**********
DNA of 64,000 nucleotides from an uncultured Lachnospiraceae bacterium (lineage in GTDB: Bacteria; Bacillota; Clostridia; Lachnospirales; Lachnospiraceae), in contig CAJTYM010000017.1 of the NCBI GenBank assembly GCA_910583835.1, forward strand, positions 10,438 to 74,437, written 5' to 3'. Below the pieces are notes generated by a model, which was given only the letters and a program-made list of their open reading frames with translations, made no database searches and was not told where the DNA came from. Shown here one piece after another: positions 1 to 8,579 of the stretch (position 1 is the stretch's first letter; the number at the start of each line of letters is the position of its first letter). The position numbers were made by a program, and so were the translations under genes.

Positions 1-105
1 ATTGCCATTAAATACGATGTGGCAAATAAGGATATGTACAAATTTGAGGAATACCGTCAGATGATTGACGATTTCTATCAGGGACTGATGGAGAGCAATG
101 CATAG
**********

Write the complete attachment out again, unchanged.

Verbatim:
DNA of 64,000 nucleotides from an uncultured Lachnospiraceae bacterium (lineage in GTDB: Bacteria; Bacillota; Clostridia; Lachnospirales; Lachnospiraceae), in contig CAJTYM010000017.1 of the NCBI GenBank assembly GCA_910583835.1, forward strand, positions 10,438 to 74,437, written 5' to 3'. Below the pieces are notes generated by a model, which was given only the letters and a program-made list of their open reading frames with translations, made no database searches and was not told where the DNA came from. Shown here one piece after another: positions 1 to 8,579 of the stretch (position 1 is the stretch's first letter; the number at the start of each line of letters is the position of its first letter). The position numbers were made by a program, and so were the translations under genes.

Positions 1-105
1 ATTGCCATTAAATACGATGTGGCAAATAAGGATATGTACAAATTTGAGGAATACCGTCAGATGATTGACGATTTCTATCAGGGACTGATGGAGAGCAATG
101 CATAG